• Offering tools: Energy management tools should allow customers to get the most out of dynamic pricing. At the simplest level, such tools should provide information on how much of the customer’s utility bill comes from various end-uses such as lighting, laundry and air conditioning and what actions will have the largest effect on their bill. At the next level, real-time in-home displays would disaggregate the customer’s power consumption and explain how much they are paying by the hour. Finally, these tools would include enabling technologies such as programmable communicating thermostats. Similar examples can be constructed for commercial and industrial customers.
• Designing two-part rates: The first part would allow customers to buy a predetermined amount of power at a known rate (analogous to how they buy all their consumption today) and the second part would provide access to dynamic pricing and allow customers to manage their energy costs by modifying the timing of their consumption. They could be allowed to pick their predetermined amount, or it could be based on consumption during a baseline period.
• Providing bill protection: This would ensure the customer’s utility bill would be no higher than what it would have been on the otherwise applicable tariff, but would not preclude it from being lower based on the dynamic-pricing tariff. Customers would simply pay the lower of the two amounts. In later years, such bill protection could be phased out. For example, in year one, the customer’s bill would be fully protected and would be no higher than it would have been otherwise; in year two, it would increase by no more than 5 percent; in year three, no more than 10 percent; in year four, no more than 15 percent; and in year five, no more than 20 percent. In the sixth year and beyond, bill protection would be provided for a fee.
• Crediting customers for the hedging premium: Existing fixed-price rates are very costly for suppliers to service, since they transfer all price and volume risk from the customers to the suppliers. In addition, the supplier takes all volume risk. In order to stay in business, the supplier has to hedge against the price and volume risk embodied in such an open-ended fixed-price contract. The supplier can do so by estimating the magnitude of the risk and charging customers for it through an insurance premium. The risk depends on the volatility of wholesale prices, the volatility of customer loads, and the correlation between the two. Theoretical simulations and empirical work suggest this risk premium ranges between 5 percent and 30 percent of the cost of a fixed rate, being higher when the existing rate is fixed and time-invariant, and smaller when the existing rate is time-varying or partly dynamic. So customers who move to dynamic-pricing rates should be credited for the insurance premium.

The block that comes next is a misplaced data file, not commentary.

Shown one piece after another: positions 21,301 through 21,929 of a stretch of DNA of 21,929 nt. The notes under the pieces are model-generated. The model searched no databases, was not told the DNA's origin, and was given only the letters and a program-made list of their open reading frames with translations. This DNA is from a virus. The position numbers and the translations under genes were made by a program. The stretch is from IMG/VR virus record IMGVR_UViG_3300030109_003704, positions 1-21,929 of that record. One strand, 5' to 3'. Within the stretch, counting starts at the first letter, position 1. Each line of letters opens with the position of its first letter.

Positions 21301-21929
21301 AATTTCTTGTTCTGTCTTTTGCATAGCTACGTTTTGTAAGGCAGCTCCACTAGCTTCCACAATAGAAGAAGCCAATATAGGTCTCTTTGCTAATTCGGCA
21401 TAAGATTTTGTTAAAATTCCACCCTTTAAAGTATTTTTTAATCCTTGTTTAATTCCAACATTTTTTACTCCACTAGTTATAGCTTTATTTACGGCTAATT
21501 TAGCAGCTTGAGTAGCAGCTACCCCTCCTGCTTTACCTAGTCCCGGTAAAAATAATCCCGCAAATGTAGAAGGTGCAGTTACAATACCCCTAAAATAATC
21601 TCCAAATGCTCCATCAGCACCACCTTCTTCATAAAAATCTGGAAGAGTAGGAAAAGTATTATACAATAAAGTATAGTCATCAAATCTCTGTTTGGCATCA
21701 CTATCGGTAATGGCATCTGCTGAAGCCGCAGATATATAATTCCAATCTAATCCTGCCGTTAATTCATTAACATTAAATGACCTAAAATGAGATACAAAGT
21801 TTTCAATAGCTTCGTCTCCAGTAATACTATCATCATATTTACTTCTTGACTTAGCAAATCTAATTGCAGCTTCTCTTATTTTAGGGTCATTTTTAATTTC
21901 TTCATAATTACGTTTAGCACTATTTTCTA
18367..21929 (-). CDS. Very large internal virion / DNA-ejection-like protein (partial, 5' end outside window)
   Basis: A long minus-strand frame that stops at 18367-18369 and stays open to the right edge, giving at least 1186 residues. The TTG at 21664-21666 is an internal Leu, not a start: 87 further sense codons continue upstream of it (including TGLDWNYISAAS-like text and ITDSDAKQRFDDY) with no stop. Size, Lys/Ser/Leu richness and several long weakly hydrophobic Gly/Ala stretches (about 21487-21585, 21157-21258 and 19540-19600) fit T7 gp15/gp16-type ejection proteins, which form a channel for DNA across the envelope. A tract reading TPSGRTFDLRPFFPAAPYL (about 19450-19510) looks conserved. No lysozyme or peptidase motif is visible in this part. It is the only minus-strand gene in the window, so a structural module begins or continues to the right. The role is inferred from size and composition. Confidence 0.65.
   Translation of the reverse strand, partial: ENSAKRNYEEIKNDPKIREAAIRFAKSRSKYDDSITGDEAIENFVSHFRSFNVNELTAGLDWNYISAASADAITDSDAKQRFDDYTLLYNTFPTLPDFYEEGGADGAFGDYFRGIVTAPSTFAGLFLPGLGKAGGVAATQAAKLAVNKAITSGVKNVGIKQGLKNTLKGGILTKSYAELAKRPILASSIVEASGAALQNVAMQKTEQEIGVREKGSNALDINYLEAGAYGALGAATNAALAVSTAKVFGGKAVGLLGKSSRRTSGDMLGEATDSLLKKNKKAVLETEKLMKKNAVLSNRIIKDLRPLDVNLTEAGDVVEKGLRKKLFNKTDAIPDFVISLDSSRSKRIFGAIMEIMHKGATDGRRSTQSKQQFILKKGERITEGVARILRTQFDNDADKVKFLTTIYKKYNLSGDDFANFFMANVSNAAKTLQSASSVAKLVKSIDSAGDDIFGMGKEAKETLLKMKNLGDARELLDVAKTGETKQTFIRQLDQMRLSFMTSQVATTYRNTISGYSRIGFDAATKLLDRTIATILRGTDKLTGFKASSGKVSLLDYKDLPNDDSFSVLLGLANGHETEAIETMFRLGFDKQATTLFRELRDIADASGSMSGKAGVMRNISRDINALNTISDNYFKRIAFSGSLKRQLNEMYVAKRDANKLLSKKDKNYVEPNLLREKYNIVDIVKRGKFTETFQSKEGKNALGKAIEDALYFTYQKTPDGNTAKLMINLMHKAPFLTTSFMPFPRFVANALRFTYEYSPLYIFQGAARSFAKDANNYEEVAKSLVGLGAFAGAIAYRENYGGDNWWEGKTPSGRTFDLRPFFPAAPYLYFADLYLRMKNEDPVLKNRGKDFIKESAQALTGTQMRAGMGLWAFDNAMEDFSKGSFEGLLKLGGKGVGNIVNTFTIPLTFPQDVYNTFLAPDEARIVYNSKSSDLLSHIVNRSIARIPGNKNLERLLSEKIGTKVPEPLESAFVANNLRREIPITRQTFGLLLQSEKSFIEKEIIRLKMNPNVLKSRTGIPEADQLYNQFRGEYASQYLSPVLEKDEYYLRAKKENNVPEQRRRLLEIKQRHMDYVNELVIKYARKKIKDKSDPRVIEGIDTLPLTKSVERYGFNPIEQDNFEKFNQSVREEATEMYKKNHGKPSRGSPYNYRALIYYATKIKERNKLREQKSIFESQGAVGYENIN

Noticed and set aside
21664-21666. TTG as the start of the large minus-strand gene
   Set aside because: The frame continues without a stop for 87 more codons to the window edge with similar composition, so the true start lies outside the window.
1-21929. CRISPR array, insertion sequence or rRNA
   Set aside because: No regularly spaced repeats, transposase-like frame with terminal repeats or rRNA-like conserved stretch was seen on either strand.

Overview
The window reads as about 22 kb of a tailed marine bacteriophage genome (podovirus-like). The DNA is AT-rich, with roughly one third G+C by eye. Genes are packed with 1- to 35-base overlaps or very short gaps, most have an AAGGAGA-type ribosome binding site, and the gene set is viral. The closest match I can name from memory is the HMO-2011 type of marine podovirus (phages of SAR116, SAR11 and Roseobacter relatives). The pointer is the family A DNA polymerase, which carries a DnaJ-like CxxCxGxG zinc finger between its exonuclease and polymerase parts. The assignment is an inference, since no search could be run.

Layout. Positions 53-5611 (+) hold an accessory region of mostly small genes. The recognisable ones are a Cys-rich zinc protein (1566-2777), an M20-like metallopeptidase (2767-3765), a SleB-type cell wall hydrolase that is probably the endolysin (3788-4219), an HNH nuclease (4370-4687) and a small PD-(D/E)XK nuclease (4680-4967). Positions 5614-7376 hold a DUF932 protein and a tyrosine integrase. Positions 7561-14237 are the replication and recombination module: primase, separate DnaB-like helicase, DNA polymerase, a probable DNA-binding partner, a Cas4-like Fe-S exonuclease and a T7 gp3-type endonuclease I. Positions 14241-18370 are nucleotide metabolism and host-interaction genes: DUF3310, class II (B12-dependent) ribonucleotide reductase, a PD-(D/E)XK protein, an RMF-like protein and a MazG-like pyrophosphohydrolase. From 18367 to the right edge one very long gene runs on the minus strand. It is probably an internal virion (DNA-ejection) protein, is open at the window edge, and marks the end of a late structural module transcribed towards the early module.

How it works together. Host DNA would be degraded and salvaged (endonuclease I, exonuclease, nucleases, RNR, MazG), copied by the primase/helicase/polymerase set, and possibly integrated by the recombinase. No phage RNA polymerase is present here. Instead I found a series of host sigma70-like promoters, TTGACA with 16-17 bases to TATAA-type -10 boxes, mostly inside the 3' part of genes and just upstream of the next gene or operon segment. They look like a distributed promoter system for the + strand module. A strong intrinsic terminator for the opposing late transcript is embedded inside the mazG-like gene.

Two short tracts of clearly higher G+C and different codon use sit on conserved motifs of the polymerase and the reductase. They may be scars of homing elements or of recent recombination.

• Giving customers a choice: Dynamic-pricing rates, even with a full range of protections and features, still might be too risky for some customers. Thus, they should have the option of migrating to other time-varying rates, perhaps with varying lengths of the peak period and with varying numbers of pricing periods. If the critical-peak pricing rate (combined with a TOU rate) becomes the default rate, risk-averse customers should have the opportunity to migrate to a fixed TOU rate, and risk-taking customers should have the opportunity to migrate to a one-part or two-part real-time pricing rate.
The benefits of dynamic pricing are well established and increasingly within reach as advanced metering infrastructure and other smart-grid technologies are deployed throughout the continent. What stands in the way of progress is a misplaced concern about price volatility, and a fear of dealing with the push back that might come from those who would lose the subsidies they’ve enjoyed under existing rates. To ease the transition to dynamic pricing, commissions and utilities can use several methods individually or jointly. But unless the transition is accomplished, society as a whole will continue to suffer from the well-known inefficiencies of uniform, static pricing.
3. Ahmad Faruqui, “Inclining Toward Efficiency,” Public Utilities Fortnightly, August 2008.
4. The first edition of his canon, Principles of Public Utility Rates, was issued in 1961 and influenced the thinking of many generations of rate designers.
5. Ahmad Faruqui and Stephen S. George, “Quantifying customer response to dynamic pricing,” The Electricity Journal, May 2007.